Our first food sample came in the form of mozzarella di bufala. This is a specialty of the Campania region (aka, Neapolitan territory), so while it was delicious, it neither added nor subtracted points from my overall impression of Roman food. Your life still hangs in the balance, Food of Rome!
Besides the fish, this stall owner’s other claim to fame is having Marcello Mastroianni in the family.
We learned that, despite the fact that there were two fish stalls right next to each other, Kenny is only allowed to shop at one. It’s not that he created a ruckus and received a warning or anything like that. It’s that the folks at “his” stand have been doing business with him for long enough that they have laid claim to him. He tried to go to the other stand once and was nearly speared to the wall with the intensity of the evil eye pointed in his direction. You do NOT want to mess with fishmongers, let me tell you! There is simply no point in risking bad clams – ever.
We learned some things about artichokes and zucchini flowers, among others, and then headed off to the tomato stand. Not just any tomato stand, mind you, but a stand that has some 45 (or more!) varieties of tomatoes. It is run by a fellow known as “The Tomato Poet”. I don’t know if that was just Kenny’s name for him or if was a local nickname, but we thought it was a pretty cool thing.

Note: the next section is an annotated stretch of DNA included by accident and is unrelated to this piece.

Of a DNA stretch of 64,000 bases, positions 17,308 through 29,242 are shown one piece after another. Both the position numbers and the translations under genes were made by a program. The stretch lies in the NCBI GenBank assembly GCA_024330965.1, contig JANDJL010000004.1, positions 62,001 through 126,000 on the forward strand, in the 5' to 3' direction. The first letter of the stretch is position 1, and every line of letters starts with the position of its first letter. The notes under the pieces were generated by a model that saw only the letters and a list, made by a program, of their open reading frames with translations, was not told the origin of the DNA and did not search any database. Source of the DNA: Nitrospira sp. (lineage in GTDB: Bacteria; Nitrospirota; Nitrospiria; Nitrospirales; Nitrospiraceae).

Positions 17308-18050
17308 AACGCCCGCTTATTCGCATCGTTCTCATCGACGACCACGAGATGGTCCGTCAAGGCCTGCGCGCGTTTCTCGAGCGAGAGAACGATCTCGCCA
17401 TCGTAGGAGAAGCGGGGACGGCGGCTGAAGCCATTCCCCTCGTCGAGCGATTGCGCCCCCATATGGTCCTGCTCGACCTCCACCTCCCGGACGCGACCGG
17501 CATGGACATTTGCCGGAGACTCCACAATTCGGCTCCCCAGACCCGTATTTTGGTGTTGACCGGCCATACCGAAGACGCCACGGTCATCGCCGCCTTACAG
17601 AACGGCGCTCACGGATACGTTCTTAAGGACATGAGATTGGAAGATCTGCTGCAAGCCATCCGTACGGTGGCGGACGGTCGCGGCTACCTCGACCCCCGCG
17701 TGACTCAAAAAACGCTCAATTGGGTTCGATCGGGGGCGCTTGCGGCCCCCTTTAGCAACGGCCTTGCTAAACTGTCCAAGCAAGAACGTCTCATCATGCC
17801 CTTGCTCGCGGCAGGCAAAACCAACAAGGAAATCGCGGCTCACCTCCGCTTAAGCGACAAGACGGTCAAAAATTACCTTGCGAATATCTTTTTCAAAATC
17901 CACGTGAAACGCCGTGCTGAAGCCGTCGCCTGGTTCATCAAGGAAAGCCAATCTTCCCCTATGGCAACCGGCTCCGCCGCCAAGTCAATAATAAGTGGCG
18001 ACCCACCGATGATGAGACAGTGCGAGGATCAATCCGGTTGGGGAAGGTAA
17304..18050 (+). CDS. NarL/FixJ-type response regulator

Oh, how’d he get the name? Well here’s the deal… Most times when you’re planning to cook something, you get yourself a list of ingredients and head to the shop to pick them out, right? You have a pretty fair idea of what type of things you need for your particular dish, be it meat, flour, fruit, or vegetable. So normally you’d just grab it and go, yes? Not so at the stand of The Tomato Poet, heavens, no! You tell him what you’re planning to cook and he picks out the appropriate tomato for you!
We tasted 3 small tomatoes, including a variety that looked like a wee pumpkin, and the flavor was incredible! I was reminded of why I never really grew (no pun intended) fond of tomatoes in the US. Most of them really lack character or distinctive flavor. In Italy, tomatoes are so good I could just eat them like candy. Too amazing!
Once again, not so convinced this is a Roman thing in particular, so the life of Rome’s food still hangs in the balance. I have not yet decided whether to release the Kraken! …wait, that’s Greek. Um, I have not yet decided whether to release you from your life of servitude or feed you to the lions!